Helena Laaksonen

Wide-ranging Information on Gender Equality

How many women are there in top boards of Finnish exchange-listed companies? Is parental leave division between men and women an issue of gender equality? When looking for answers for these and other questions related to gender equality, the website of the Centre for Gender Equality Information in Finland (Minna) is a good source to turn to. Minna is a national service centre, funded by the Ministry of Social Affairs and Health and attached to the National Institute for Health and Welfare.

Information Services Manager Sari Pikkala thinks it is of political and social importance to provide objective information on gender equality issues: "The propositions presented by politicians, voluntary organisations and equality bodies are always more convincing when based on knowledge instead of assumption," she says.

Pikkala is a Doctor of Social Sciences and a political scientist. Municipal elections held in Finland in the autumn of 2012 brought a number of questions directed to the Centre. "People asked what kind of effect municipal mergers had had on the number of women in municipal politics. Another issue of interest was the voting behavior of men and women. I also compiled statistics on the gender division of chairpersons of municipal elected bodies," she describes.

Wide-ranging information on men and women

The Centre has close relations with gender equality information centres and networks in other countries, particularly in the Nordic countries. "It is important that Finland now has a body like Minna which collects and disseminates information on Finnish equality issues to international arenas. At the same time we can increase the knowledge of Finnish bodies and researchers on current issues abroad," Pikkala points out.

Minna’s scope covers both gender equality work and gender research. The Centre collects gender-related information from different administrative sectors and fields of science. Both men and women are of interest. "There are many archives, libraries and portals in the world concentrating on women’s issues. The Nordic countries are distinguished by their broader scope where also men’s studies and equality issues for men are covered," Pikkala says.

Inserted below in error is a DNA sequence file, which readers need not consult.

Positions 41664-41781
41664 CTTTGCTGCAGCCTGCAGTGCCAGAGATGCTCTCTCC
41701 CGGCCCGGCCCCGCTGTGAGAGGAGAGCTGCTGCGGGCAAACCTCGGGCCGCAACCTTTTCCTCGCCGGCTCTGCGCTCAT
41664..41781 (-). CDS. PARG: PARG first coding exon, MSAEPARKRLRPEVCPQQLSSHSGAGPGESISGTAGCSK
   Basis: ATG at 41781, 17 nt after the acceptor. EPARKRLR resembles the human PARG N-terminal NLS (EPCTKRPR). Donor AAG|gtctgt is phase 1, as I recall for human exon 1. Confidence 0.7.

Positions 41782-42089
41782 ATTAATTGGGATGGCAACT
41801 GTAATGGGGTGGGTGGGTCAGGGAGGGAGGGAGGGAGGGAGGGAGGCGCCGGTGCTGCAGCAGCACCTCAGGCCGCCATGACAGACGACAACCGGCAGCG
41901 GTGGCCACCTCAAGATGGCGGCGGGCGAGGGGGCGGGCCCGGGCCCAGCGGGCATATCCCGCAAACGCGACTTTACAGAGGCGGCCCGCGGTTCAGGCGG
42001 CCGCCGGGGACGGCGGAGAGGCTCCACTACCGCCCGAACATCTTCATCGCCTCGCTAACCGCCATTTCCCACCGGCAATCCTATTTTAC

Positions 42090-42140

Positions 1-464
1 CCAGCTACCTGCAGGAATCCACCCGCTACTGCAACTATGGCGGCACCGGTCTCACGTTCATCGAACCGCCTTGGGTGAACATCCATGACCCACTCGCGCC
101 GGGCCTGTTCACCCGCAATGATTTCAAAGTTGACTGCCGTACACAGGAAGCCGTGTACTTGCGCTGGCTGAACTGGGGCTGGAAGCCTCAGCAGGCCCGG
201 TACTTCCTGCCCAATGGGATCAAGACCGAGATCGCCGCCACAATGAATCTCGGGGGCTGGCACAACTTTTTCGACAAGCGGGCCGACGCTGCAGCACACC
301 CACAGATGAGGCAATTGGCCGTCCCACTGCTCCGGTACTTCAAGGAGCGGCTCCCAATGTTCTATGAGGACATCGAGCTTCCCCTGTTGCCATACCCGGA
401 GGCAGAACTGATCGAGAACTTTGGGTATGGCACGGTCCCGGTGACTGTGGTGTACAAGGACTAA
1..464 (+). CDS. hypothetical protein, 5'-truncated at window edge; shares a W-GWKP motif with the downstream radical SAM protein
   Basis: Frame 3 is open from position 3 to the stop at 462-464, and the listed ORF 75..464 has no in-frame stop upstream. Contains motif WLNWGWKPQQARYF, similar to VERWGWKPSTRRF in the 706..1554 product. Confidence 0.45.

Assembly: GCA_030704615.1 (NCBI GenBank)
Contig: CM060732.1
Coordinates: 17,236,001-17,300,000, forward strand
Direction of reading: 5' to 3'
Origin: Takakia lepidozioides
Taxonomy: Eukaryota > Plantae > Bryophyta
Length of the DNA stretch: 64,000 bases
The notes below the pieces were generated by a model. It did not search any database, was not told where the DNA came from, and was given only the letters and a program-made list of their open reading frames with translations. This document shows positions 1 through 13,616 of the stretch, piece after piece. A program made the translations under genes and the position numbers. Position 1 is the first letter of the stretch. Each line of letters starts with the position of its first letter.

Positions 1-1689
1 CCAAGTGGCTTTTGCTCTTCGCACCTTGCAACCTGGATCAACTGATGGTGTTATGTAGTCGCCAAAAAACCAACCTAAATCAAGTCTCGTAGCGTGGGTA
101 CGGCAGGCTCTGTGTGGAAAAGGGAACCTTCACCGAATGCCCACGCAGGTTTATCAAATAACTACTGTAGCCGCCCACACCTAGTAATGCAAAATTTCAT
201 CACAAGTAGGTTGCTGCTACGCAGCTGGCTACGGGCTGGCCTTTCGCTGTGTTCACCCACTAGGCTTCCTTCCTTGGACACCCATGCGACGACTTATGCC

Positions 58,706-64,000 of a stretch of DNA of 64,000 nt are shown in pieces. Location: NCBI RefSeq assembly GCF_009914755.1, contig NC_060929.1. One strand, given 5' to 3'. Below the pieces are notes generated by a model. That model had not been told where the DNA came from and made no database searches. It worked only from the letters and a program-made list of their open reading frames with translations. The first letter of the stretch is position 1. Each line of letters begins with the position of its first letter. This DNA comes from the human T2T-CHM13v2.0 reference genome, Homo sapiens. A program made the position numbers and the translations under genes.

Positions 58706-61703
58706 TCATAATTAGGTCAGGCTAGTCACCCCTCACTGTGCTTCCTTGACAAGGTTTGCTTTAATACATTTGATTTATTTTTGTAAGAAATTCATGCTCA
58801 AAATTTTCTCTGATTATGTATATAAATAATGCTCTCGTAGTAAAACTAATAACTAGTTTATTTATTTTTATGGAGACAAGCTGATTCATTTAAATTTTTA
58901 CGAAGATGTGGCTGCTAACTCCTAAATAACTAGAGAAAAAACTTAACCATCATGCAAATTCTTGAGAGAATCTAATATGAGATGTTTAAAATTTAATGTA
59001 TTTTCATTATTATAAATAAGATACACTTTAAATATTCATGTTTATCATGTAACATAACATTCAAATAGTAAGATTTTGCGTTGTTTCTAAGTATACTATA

Researcher background useful


The Centre is run by two persons. In addition to Sari Pikkala, Information Services Specialist Teija Hautala works there. Hautala has previously worked in the University of Tampere as a researcher and teacher in social politics and women’s studies.

Their researcher background has proved to be useful. In her dissertation, Teija Hautala studied domestic violence and child custody disputes. Both issues are a veritable minefield as far as gender equality is concerned. "Child custody disputes are an example of an issue that society is very concerned about while there is very little national-level data. My work as an information services specialist helps me to see where the gaps of data collection and research are. For instance, producing gender-specific statistics is still not considered self-evident," Hautala says.

The Centre for Gender Equality Information provides service to authorities, politicians, voluntary organisations, students and researchers — in fact, to everyone interested in equality issues. The website contains information on new publications, projects, reforms and legislation as well as gender equality statistics.

More information:

Centre for Gender Equality Information in Finland